Waiving Goodbye to Your Rights: Do You Read What You Sign?
In my February 2006 column, I wrote about waiver under Texas law and how contracting parties may intentionally, or unintentionally, waive their rights. In Addicks Services Inc. vs. GGP-Bridgeland LP, a recent case decided by the Court of Appeals for the Fifth Circuit, the court applying Texas law made a powerful statement about the importance of waivers and releases used in construction projects. The court ruled that a contractor, who had submitted several change order requests during the project, waived and released such claims by signing interim waivers submitted with its progress payment requests that unambiguously released any outstanding claims for payment of extra work performed before the date of each interim waiver.
As I have also written, Texas courts strongly favor contracts and written agreements. This case is important for contractors and subcontractors who routinely sign form documents without first carefully considering the document. Parties in the construction industry often use form lien waivers and down-date waivers as part of the payment process. Forms, however, can create a false sense of security or cause a person to exercise less caution than he or she otherwise might.
In the Addicks case, by simply submitting a request for payment that included a broad waiver of claims, the contractor lost its right to pursue potential change orders even after it had placed the owner on notice beforehand of such claims. The lesson is clear: Be careful what you sign. Read the document first and make sure you understand it; if necessary, consult your lawyer.
In Addicks, performance under the excavation and grading contract was to be paid in monthly progress payments. To get paid, the contractor had to submit a written application for a progress payment along with an executed lien waiver (or interim waiver) that would release the contractor's mechanic's and material-man's lien on the project as of the date on the or interim waiver. The interim waiver also included the following broad waiver and release language: "[Contractor] specifically waives, quit claims, and releases any claim for damages due to delay, hindrance, interference, acceleration, inefficiencies or extra work or any other claim of any kind."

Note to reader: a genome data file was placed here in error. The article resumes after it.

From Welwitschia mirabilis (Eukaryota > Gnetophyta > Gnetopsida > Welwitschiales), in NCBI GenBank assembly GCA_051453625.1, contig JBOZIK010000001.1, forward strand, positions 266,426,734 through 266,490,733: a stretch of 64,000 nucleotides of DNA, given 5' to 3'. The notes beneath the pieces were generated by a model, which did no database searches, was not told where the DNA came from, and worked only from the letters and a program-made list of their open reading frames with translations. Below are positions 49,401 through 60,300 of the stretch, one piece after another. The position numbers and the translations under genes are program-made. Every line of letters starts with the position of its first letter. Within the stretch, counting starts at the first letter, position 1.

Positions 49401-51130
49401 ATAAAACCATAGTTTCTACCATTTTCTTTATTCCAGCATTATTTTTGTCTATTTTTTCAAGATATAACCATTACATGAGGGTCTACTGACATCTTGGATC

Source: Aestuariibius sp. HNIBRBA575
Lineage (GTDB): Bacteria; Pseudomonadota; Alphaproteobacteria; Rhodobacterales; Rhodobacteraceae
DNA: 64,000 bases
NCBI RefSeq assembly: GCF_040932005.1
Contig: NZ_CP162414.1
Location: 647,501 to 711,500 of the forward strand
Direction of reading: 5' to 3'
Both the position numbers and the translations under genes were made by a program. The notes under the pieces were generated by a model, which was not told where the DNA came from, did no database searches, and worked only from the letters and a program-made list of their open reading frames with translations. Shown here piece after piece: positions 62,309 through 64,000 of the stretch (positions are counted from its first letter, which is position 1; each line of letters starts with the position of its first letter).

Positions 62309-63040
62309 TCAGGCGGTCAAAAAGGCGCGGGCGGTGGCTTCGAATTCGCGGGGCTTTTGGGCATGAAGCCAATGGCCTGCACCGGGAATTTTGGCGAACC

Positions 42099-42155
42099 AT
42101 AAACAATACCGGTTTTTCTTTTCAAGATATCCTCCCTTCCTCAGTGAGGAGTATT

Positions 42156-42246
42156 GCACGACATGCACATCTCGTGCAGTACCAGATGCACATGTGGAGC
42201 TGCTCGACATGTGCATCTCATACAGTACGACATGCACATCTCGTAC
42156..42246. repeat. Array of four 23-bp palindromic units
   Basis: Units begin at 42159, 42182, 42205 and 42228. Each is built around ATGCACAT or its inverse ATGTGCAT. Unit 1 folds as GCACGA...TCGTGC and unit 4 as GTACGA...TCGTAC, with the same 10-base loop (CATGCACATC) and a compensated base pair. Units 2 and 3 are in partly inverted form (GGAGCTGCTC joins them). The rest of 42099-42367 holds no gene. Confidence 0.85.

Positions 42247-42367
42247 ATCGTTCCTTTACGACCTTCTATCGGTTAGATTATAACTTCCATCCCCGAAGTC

During the project, the contractor submitted several change orders for necessary additional work and changes to the contract scope and price. While many of the change orders were pending, the contractor submitted applications for progress payments and executed the interim waivers. While these provided a space to list any claims not released, the contractor never listed any claims for extra work in this space.
The court rejected the contractor's arguments:
- That the owner would not allow it to include additional work on the payment applications unless such additional work was reduced to a written change order. The court concluded that if the contractor wanted to exclude the extra work performed from being released, it could have done so by listing such claims on the interim waiver.
- That the lack of a final waiver meant that claims for extra work could not be released through Interim Waivers. The court rejected this argument because the interim waiver provided blank space to note any additional work the contractor wanted to exclude from the release.
- That the owner waived its right to rely on the interim waivers by later negotiating with the contractor for extra work, issuing change orders and paying some of the claims even though an interim waiver had previously been executed. This argument failed because the owner followed each payment for extra work with an interim waiver releasing the claim, which was consistent with the contract's provisions.
- Be on the lookout for release and waiver language contained in form documents. Many contractors use variations of the AIA Application and Certification for Payment form to process progress payments. Be careful if you are asked to use the AIA form and it was modified to add broad release of claim language. The best practice is to include a copy of each form as part of the contract or subcontract.